Our study has identified that behavioral changes (e.g. disinhibition, impulsivity) and caregivers’ level of stress have greater impact on caregiver burden than any other patient variables, including level and pattern of physical disability.
Behavioral symptoms, as measured by the Frontal Systems Behavioral Scale (FrSBe), have previously been reported to be associated to higher caregiver burden,
[16, 18] although only one study has considered variables related to caregivers
. We have confirmed this association using the Cambridge Behavioural Inventory - Revised and, importantly, found that the strongest predictor of caregiver burden was the patient’s abnormal behavior. It should be noted that, as in other studies, apathy was the most common behavioral change
[2, 18, 29], but this factor did not enter the model of caregiver burden. Stereotypical behaviors were also reported at similar levels to abnormal behavior, but again, this factor did not explain caregiver burden. Specific changes in behavior, notably disinhibition and impulsivity, are particularly distressing for caregivers. We suspect that many clinicians involved in the management of ALS patients are unaware of the high rate of these changes and their impact on family relationships. Specific interventions targeting carers and developing their coping skills have been shown to be successful in FTD
 and may have a successful place in the management of ALS dyads.
A number of studies have shown that caregivers of patients with ALS report high levels of burden, anxiety and depression in association with the patient’s loss of physical functions
[14, 15]. In our study, somewhat surprisingly, burden was not associated with changes in physical function, as measured by the ALSFRS-R. One possible explanation for this lack of association may be that behavioral changes which overshadow the lesser influence of physical disability in a log regression model. Moderate or worse depressive symptoms were present in 23% of caregivers, with similar rates of stress. These symptoms did not, however, enter the model explaining caregiver burden. The reported rate of caregiver depression in caregivers of people with ALS has varied from 11 to 61%
[31, 32] which almost certainly reflects the use of different instruments, the threshold used to determine depression and the level of disability of patients in the cohorts. It is interesting that caregiver depression had lesser role in the genesis of caregiver burden than seen in pure FTD, despite the overlap in behavioral symptoms between bvFTD and ALS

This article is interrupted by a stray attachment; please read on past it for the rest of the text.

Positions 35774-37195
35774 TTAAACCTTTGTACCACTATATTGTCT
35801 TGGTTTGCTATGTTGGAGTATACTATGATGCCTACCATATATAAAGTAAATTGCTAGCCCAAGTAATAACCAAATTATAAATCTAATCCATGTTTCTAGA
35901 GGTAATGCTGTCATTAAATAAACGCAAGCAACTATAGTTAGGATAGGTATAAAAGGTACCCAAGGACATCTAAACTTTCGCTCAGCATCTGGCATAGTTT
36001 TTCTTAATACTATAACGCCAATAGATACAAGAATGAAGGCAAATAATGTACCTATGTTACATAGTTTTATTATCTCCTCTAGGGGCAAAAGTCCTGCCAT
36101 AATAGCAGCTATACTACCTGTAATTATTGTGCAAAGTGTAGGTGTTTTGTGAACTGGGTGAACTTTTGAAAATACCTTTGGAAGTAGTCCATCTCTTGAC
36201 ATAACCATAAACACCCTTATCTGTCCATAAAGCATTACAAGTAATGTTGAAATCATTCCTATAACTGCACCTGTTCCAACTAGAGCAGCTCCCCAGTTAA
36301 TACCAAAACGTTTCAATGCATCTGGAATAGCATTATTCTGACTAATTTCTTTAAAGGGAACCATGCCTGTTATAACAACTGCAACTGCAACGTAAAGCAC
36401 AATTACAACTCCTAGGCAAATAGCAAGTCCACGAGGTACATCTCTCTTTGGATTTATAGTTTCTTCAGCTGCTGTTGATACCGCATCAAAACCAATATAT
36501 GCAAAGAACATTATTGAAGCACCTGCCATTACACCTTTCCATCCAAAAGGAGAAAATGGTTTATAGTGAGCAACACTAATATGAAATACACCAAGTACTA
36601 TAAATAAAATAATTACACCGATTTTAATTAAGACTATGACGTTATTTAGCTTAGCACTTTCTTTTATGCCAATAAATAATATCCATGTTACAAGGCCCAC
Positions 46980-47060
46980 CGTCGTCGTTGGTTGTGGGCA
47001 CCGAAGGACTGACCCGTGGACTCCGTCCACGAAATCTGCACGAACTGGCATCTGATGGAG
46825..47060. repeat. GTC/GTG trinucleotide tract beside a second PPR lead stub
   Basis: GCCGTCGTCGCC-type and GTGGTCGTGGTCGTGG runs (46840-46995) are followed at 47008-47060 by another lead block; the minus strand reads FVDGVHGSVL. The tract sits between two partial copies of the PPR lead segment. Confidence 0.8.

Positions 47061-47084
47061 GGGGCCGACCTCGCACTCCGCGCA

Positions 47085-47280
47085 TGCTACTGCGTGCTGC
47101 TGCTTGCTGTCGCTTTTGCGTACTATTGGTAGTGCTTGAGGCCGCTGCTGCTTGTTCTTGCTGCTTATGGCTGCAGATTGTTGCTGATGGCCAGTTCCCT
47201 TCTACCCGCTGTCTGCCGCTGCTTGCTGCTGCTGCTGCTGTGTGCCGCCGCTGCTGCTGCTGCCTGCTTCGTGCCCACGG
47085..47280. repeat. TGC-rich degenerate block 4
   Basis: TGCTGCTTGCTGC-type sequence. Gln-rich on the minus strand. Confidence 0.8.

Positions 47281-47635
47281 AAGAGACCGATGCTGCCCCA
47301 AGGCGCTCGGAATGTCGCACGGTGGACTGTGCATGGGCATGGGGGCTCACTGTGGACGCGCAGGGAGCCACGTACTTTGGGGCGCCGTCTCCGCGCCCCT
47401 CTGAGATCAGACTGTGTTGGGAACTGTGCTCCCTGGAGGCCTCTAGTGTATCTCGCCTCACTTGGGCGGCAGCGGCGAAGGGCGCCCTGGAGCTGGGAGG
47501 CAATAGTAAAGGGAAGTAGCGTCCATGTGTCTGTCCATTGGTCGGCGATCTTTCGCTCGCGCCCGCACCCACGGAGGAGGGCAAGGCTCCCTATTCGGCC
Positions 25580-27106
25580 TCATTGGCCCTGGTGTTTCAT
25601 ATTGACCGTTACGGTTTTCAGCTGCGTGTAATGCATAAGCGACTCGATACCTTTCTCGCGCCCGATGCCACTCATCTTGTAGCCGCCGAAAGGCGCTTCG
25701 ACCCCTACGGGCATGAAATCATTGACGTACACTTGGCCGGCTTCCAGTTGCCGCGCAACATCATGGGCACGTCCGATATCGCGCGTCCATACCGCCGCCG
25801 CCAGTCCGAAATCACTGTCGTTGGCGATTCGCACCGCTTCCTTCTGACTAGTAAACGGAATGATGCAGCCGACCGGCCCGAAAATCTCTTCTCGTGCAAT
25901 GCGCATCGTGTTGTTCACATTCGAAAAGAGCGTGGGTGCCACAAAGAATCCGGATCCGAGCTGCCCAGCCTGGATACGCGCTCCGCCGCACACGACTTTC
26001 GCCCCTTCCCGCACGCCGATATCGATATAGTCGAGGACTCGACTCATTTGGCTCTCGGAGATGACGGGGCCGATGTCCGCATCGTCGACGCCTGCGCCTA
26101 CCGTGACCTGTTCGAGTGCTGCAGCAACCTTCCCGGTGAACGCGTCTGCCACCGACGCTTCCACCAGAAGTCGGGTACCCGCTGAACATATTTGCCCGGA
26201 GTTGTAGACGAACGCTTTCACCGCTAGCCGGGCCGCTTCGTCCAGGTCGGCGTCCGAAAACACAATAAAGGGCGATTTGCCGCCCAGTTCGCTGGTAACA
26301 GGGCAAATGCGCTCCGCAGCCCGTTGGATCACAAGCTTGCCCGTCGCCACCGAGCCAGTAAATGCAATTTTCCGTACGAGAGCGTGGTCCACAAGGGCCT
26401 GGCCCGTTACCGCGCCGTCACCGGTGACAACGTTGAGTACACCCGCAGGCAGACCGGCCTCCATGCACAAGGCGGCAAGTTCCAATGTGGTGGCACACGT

The levels of anxiety and stress (around 20%) in our caregivers were lower than reported previously
[33, 34]. Again, the variability probably reflects the use of different instruments. Caregivers’ state anxiety has been previously related to their trait anxiety more than external factors
. Stress rather than depression and anxiety was the main psychological caregiver variable contributing to caregiver burden. This is clearly relevant to management since can be addressed in MND clinics and are potentially amenable to intervention.
A longitudinal study identified that, initially, caregiver distress was best predicted by the psychosocial impact of ALS symptoms and emotional lability. Later, caregiver distress related to satisfaction with social relationships and social support
 rather than behavioral changes, although these were limited to dysexecutive symptoms rather than the FTD-like features explored by the CBI. Future longitudinal studies should investigate the role of specific behavioral changes, caregiver variables, and disease progression especially given the fact that caregiver burden seems to increase over time. A limitation of this study was the nature of the survey via the MND Association, where carers who responded to the invitation to the research study were likely to be those willing to respond the questionnaires. Still, our results corroborated those published previously, and the patients’ characteristics mirrored those in large cohorts.
The fact that ALS patients presented similar behavioural symptoms to patients with FTD has been reinforced by a recent genetic discovery. The presence of a hexanucleotide repeats in the intron of C90RF72 in almost a quarter of cases with familial ALS and 12% of the cases with familial FTD
[35, 36] support strongly the idea of the continuum between ALS and FTD.